The Arts

The Professor Who Twerked with Lizzo

Sami Schalk demonstrates the principle of “pleasure activism.”

Sami Schalk


While many people hope to meet their favorite pop stars, few have the chance. And even fewer get to twerk with them.

Sami Schalk is the exception. An associate professor in the UW Department of Gender and Women’s Studies, Schalk focuses on the intersection of disability studies and Black feminist theory. She’s interested in how identities can influence the way we move through the world — and that led her to the superstar rapper and singer Lizzo. In October, the two shared a moment.

Before Lizzo’s tour stop in Madison, Schalk posted a video of herself on Twitter in a silver cape, announcing that she wanted to #TwerkWithLizzo. The campaign caught Lizzo’s attention, and at the concert she called Schalk onstage. They danced. And then, Schalk went viral. The video has more than 120,000 views on Twitter. Now, she’s incorporating the experience into her work as an example of “pleasure activism.”

How did you get into researching disability, race, and gender in contemporary culture?

My sophomore year of college I took a course called Women and Disability. I was a newly out, Black, queer woman and thought I knew everything about oppression. Then I got in this class, and it blew my mind. I realized that if I was going to keep asking white folks and men and straight folks to be allies to me and understand their privilege, I needed to do that work myself. I started taking as many classes as I could on disability studies and fell in love with the field.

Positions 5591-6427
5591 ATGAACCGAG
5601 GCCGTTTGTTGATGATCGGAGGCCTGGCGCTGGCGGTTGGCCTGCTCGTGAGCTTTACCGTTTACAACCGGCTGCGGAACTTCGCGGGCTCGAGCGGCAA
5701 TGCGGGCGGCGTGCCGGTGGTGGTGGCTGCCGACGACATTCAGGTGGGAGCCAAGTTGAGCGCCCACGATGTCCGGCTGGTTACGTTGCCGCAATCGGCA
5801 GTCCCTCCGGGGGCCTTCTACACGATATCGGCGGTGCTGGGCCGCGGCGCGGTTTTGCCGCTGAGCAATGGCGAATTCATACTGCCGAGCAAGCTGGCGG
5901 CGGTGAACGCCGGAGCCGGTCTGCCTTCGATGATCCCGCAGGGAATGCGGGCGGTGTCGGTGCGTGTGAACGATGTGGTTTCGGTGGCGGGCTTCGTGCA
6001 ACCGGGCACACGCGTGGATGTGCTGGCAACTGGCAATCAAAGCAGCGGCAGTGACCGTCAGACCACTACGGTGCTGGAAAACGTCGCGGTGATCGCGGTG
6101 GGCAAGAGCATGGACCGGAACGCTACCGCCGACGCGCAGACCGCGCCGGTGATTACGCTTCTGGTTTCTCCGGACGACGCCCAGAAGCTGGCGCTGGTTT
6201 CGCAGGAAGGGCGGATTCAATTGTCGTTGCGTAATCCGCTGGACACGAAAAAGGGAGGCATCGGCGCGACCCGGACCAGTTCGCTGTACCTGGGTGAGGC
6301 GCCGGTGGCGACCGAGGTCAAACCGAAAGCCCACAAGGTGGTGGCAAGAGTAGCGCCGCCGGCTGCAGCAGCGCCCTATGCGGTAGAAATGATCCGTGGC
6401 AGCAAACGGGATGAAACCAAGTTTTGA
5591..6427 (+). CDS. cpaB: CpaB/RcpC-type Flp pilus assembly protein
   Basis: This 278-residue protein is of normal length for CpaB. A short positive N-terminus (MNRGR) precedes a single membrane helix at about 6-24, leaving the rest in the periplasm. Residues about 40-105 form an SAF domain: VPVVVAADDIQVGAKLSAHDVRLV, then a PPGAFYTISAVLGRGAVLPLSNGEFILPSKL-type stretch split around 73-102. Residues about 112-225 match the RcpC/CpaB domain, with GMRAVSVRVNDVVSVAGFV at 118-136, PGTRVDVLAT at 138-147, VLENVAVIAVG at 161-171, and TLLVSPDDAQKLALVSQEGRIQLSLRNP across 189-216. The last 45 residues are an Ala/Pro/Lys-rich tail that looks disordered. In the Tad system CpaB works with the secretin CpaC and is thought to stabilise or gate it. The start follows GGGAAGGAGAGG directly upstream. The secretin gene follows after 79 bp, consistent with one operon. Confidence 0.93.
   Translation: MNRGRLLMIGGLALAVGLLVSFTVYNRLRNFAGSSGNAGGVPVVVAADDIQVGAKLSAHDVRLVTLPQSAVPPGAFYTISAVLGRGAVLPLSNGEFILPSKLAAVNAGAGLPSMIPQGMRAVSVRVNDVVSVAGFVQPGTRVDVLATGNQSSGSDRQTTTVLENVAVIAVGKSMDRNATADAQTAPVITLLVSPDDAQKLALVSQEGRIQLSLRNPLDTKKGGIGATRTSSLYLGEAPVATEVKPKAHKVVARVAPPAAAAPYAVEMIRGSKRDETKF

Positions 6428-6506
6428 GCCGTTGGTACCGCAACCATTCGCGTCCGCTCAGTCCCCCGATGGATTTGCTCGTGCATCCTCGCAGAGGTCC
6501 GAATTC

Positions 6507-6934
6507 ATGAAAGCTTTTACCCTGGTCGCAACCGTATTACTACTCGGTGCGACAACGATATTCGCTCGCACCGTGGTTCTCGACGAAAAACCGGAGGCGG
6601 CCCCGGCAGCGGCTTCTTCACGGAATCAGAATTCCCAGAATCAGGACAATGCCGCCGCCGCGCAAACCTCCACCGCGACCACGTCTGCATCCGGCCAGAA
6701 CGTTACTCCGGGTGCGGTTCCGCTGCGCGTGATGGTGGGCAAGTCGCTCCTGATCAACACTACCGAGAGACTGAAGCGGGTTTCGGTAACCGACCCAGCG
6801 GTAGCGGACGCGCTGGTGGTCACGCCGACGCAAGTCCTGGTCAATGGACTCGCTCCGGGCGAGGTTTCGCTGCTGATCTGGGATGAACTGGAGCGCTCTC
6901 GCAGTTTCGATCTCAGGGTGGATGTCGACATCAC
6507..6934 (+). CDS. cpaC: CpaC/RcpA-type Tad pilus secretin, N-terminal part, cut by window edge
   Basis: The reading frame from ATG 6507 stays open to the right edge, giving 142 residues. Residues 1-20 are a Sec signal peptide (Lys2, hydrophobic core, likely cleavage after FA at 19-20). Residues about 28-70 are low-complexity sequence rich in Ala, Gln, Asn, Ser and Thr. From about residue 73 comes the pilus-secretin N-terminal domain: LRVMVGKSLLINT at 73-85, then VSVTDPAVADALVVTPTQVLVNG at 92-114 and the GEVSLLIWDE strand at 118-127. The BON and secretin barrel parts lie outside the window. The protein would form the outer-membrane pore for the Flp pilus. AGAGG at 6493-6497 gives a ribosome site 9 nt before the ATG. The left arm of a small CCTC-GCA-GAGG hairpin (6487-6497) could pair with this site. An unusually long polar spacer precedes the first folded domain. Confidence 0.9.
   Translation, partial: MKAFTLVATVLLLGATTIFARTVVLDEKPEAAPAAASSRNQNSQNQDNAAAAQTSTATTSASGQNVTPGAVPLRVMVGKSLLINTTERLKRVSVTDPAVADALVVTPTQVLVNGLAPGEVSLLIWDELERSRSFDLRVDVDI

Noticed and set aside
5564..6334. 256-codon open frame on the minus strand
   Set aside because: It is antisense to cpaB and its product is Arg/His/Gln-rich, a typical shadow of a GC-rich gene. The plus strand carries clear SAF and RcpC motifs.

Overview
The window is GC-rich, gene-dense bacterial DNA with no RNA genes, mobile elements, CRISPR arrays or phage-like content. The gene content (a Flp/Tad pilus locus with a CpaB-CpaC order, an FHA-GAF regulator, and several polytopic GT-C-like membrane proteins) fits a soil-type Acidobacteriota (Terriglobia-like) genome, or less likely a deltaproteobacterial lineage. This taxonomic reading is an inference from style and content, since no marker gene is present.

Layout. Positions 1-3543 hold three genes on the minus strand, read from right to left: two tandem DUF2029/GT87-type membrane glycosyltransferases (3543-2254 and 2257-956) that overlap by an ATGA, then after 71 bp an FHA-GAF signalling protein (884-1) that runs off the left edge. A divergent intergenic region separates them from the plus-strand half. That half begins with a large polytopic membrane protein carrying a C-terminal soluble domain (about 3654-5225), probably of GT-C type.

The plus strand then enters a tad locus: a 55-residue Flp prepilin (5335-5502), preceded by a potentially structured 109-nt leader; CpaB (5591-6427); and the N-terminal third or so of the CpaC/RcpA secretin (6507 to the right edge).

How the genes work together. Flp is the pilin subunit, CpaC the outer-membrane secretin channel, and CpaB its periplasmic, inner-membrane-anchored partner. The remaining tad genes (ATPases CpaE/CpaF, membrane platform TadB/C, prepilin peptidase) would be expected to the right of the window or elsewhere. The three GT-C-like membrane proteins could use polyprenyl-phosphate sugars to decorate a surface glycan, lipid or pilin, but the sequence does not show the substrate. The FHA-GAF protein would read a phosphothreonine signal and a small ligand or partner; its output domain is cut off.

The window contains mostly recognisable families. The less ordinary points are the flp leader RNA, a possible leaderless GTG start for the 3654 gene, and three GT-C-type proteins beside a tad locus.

What prompted your #TwerkWithLizzo campaign?

I identify with Lizzo a lot as another fat Black woman. I love her music and the message of her music. I’ve included it in classes, in terms of body positivity and resisting body shaming. I realized that the relationships between my identities and Lizzo’s — as well as the fact that we both like to twerk — were a chance to get her attention. I made a shiny cape for the concert and a video of myself dancing in it, and it got viewed over 40,000 times before the concert.

How was twerking with her?

It was surreal. Lizzo said, “There’s someone here, I can’t remember their name, but they want to twerk with me.” I was in the second row, so I just screamed that it was me, and it happened very quickly. I put on the cape and went onstage in front of 2,500 people. I could barely hear because it was so loud. And then we danced. Afterward, it was almost impossible to leave the concert because so many people were stopping me. It just blew up.

What’s been the response?

People were excited for me, but others body-shamed me because I was dancing and having fun. I believe we all have the right to be full and complicated people. Pleasure and joy are often denied to marginalized people. We spend so much time trying to end oppression and violence that we deny ourselves access to the things that make life worth living. Claiming that publicly is really important in this contemporary moment.


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